Channelpedia

PubMed 22745159


Referenced in Channelpedia wiki pages of: none

Automatically associated channels: KCNQ1 , Kv11.1 , Kv7.1 , Slo1



Title: Modulation of hERG potassium channel gating normalizes action potential duration prolonged by dysfunctional KCNQ1 potassium channel.

Authors: Hongkang Zhang, Beiyan Zou, Haibo Yu, Alessandra Moretti, Xiaoying Wang, Wei Yan, Joseph J Babcock, Milena Bellin, Owen B McManus, Gordon Tomaselli, Fajun Nan, Karl-Ludwig Laugwitz, Min Li

Journal, date & volume: Proc. Natl. Acad. Sci. U.S.A., 2012 Jul 17 , 109, 11866-71

PubMed link: http://www.ncbi.nlm.nih.gov/pubmed/22745159


Abstract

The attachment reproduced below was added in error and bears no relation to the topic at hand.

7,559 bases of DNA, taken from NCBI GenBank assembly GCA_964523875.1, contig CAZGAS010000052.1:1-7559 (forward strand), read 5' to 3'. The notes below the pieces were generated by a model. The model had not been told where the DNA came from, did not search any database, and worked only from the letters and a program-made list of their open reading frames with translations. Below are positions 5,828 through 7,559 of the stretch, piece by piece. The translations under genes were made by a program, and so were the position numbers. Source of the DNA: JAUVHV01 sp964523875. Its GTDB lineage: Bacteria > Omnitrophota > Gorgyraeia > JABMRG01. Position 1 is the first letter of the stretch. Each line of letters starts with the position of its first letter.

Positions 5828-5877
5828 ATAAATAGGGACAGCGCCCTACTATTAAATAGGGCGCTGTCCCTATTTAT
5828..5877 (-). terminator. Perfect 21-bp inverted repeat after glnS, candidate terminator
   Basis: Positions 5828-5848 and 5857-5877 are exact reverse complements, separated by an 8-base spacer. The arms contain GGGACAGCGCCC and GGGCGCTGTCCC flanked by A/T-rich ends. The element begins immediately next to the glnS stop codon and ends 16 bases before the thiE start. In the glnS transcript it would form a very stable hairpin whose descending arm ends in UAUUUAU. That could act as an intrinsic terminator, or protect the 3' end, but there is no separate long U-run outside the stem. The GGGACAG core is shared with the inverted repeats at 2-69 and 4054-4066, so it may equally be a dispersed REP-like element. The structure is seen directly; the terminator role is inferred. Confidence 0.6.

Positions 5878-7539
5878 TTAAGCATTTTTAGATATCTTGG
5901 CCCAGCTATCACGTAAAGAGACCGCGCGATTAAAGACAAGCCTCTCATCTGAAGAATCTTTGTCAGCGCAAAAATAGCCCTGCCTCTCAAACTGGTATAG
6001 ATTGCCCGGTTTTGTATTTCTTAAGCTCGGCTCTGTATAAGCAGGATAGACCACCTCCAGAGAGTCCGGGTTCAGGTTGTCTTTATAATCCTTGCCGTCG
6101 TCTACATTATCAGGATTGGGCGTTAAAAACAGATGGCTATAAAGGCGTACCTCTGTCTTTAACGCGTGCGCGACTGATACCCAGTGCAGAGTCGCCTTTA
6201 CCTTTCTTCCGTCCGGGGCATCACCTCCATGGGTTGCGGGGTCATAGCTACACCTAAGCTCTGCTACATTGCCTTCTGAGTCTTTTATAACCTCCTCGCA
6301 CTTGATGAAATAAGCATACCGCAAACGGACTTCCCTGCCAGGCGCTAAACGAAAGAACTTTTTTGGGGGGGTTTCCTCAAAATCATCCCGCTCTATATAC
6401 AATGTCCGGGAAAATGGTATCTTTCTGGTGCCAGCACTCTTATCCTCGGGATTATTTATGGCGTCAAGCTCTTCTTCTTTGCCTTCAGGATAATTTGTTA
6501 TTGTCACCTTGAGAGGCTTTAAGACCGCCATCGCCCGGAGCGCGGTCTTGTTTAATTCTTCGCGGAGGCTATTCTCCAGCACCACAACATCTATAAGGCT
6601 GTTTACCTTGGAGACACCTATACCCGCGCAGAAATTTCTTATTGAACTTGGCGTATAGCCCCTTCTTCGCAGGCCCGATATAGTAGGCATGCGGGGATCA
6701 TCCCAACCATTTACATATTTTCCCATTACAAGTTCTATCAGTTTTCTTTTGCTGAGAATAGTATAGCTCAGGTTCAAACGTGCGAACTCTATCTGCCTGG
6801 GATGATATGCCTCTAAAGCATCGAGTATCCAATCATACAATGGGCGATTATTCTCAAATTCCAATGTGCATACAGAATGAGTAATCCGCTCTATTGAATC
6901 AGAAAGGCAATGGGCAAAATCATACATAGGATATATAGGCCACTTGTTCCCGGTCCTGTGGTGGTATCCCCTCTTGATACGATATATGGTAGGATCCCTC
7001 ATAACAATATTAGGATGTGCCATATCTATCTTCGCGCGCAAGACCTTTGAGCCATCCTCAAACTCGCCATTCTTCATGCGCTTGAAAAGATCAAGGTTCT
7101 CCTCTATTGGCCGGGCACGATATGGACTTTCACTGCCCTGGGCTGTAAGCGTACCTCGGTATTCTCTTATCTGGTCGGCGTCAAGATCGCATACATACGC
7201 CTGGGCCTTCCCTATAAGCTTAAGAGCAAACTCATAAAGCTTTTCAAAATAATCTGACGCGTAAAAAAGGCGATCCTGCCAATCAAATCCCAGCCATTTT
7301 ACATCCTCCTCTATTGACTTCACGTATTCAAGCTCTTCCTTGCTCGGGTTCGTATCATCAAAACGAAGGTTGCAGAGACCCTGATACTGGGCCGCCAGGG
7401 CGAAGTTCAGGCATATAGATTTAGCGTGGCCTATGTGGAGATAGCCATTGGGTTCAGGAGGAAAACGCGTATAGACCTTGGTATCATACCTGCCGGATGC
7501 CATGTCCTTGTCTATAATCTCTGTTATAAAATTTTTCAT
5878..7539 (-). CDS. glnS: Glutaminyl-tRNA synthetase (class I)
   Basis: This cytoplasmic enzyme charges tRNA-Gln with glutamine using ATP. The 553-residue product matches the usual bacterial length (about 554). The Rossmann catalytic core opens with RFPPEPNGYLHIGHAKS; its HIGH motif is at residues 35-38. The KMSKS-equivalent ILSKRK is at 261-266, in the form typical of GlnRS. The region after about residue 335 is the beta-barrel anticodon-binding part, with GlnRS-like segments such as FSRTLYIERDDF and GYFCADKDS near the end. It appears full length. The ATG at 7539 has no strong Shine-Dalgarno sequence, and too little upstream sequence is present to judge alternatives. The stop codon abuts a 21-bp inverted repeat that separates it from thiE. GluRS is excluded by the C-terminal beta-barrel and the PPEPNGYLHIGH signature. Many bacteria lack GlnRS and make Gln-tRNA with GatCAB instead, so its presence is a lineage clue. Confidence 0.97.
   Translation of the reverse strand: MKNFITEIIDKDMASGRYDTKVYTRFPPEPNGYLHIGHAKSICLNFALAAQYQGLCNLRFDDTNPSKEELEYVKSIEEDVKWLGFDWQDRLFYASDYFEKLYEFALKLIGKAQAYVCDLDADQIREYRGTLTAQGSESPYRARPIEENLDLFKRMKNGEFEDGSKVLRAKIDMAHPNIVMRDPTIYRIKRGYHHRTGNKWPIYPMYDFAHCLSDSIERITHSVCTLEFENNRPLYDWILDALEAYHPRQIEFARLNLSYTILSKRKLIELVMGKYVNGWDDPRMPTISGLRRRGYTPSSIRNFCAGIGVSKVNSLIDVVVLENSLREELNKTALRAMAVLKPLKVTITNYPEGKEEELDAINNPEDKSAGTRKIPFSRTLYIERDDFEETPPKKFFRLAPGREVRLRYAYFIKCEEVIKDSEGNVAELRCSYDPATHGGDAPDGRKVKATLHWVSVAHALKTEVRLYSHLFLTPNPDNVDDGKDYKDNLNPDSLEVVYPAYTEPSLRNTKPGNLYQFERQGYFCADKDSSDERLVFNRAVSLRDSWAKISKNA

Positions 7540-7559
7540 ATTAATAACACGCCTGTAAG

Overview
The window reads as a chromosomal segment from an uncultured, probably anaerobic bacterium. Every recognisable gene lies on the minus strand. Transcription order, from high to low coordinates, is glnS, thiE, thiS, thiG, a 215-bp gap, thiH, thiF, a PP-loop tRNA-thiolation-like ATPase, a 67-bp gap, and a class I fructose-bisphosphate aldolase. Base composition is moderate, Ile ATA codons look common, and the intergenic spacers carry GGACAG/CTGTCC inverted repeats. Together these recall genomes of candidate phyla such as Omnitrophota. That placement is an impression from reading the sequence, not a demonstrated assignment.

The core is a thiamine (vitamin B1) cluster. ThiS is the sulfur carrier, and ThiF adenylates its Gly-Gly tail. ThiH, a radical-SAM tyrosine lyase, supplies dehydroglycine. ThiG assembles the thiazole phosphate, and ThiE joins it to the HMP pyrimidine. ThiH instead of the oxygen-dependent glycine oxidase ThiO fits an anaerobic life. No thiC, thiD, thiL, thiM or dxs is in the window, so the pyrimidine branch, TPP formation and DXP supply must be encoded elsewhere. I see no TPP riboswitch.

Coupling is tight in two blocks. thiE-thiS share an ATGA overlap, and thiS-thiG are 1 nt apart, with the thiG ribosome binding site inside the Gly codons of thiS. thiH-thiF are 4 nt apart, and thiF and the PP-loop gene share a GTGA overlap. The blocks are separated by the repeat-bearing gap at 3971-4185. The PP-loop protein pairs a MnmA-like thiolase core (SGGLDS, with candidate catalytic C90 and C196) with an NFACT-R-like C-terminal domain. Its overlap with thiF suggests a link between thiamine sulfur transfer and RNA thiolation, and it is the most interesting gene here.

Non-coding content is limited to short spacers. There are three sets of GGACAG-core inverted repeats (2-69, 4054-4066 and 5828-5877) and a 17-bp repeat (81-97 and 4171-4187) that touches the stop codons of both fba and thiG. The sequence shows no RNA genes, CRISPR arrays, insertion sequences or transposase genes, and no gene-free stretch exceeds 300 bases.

Long QT syndrome (LQTS) is a genetic disease characterized by a prolonged QT interval in an electrocardiogram (ECG), leading to higher risk of sudden cardiac death. Among the 12 identified genes causal to heritable LQTS, ∼90% of affected individuals harbor mutations in either KCNQ1 or human ether-a-go-go related genes (hERG), which encode two repolarizing potassium currents known as I(Ks) and I(Kr). The ability to quantitatively assess contributions of different current components is therefore important for investigating disease phenotypes and testing effectiveness of pharmacological modulation. Here we report a quantitative analysis by simulating cardiac action potentials of cultured human cardiomyocytes to match the experimental waveforms of both healthy control and LQT syndrome type 1 (LQT1) action potentials. The quantitative evaluation suggests that elevation of I(Kr) by reducing voltage sensitivity of inactivation, not via slowing of deactivation, could more effectively restore normal QT duration if I(Ks) is reduced. Using a unique specific chemical activator for I(Kr) that has a primary effect of causing a right shift of V(1/2) for inactivation, we then examined the duration changes of autonomous action potentials from differentiated human cardiomyocytes. Indeed, this activator causes dose-dependent shortening of the action potential durations and is able to normalize action potentials of cells of patients with LQT1. In contrast, an I(Kr) chemical activator of primary effects in slowing channel deactivation was not effective in modulating action potential durations. Our studies provide both the theoretical basis and experimental support for compensatory normalization of action potential duration by a pharmacological agent.